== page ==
An official audit of the UK’s rollout of superfast broadband services has found that the deployment to rural areas is about two years behind schedule, with only nine of the 44 rural areas expected to reach targets by 2015, and four areas at danger of missing a revised 2017 target.
The UK’s National Audit Office has found that despite an announcement in 2011 by then Culture Secretary Jeremy Hunt that 90% of homes would have access to Internet speeds above 24 Mbps by May 2015, delays have meant that this goal has been shifted by the Treasury to 2017.
The NAO has also highlighted concerns that incumbent telco BT is likely to be the only firm to win rollout contracts involving public funds, making it possibly the only beneficiary of GB£ 1.3bn (US$ 1.8bn) allocated to help meet the government’s stated target.
Auditor general Amyas Morse said: “The rural broadband project is moving forward late and without the benefit of strong competition to protect public value. For this we will have to rely on [the Department for Culture Media and Sport's] active use of the controls it has negotiated and strong supervision by [communications regulator] Ofcom.”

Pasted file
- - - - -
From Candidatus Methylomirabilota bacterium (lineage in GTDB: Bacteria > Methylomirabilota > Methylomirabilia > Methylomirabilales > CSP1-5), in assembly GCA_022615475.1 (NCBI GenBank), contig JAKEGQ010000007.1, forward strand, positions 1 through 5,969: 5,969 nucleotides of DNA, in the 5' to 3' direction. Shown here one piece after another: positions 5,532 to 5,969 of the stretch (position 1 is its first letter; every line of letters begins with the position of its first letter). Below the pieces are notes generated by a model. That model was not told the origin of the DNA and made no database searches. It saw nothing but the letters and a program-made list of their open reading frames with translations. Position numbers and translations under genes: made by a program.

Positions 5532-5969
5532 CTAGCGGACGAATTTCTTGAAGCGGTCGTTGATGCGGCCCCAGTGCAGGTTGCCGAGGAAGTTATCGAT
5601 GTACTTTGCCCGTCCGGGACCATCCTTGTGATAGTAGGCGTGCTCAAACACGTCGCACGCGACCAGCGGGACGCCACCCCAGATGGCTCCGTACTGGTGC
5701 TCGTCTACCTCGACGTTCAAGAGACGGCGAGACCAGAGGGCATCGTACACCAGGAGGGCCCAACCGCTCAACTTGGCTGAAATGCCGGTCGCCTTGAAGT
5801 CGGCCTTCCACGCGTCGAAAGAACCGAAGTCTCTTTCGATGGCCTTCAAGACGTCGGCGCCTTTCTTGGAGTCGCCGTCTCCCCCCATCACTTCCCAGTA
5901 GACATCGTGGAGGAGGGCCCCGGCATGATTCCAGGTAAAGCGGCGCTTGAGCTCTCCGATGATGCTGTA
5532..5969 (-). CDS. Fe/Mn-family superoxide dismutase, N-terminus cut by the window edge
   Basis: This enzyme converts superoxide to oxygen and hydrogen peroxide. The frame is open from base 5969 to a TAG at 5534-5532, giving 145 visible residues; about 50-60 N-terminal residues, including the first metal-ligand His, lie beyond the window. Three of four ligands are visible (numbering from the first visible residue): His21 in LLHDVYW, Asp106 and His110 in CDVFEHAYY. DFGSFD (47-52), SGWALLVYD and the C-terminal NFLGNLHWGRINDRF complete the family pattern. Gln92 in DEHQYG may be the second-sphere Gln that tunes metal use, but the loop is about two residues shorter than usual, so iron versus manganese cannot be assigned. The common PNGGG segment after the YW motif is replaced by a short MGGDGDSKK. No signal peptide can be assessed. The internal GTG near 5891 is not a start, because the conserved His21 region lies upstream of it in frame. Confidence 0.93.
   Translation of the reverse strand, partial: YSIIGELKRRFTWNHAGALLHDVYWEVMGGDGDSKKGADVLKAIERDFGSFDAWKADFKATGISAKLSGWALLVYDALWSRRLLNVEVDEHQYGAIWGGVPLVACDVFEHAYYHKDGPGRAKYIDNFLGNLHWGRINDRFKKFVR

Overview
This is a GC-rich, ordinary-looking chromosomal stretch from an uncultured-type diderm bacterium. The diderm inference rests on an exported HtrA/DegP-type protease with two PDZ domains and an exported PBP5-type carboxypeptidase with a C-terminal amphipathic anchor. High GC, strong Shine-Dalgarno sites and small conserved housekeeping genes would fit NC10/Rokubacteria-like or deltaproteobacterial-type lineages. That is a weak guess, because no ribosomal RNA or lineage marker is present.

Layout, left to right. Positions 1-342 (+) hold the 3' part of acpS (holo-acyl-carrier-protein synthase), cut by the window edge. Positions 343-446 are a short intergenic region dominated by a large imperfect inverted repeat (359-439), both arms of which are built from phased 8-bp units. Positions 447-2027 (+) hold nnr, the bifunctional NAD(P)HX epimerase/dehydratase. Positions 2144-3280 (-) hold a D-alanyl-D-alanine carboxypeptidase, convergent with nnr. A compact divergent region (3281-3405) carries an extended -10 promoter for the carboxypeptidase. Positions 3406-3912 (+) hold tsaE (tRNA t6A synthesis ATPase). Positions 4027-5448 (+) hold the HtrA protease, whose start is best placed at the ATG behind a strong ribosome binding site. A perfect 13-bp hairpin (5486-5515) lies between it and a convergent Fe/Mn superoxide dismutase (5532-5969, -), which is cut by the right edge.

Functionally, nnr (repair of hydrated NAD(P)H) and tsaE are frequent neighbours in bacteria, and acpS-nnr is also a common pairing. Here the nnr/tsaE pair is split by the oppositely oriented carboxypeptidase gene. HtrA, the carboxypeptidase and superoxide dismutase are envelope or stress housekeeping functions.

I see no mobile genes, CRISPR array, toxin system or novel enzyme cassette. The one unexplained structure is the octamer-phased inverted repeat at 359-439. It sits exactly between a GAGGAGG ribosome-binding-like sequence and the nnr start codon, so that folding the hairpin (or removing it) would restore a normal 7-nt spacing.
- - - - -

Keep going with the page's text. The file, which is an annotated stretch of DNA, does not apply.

Despite this criticism however, research firm Point Topic reports that superfast broadband services now account for one fifth of the consumer market, with the total number of superfast connections passing 4mn last April, thanks to fast deployment by BT in areas deemed economically viable.
Oliver Johnson, chief executive of Point Topic, said: “With Virgin Media, KCom, Digital Region and other smaller players like Hyperoptic there’s more infrastructure competition than ever before but it’s true that there will be significant sections of the country who will not have any chance of superfast for years yet.
Johnson adds that with contracts tying up customers for longer than ever, migration is being delayed even in areas that already have superfast broadband, meaning that it can take 18 to 24 months after deployment before real results can be seen.
Point Topic finishes by saying that online video will be the ‘killer application’ which drives take-up of superfast broadband, and expects that speeds of 30 Mbps will become the norm in most UK households within the next two to three years – even if the government does miss its 2015 rollout targets.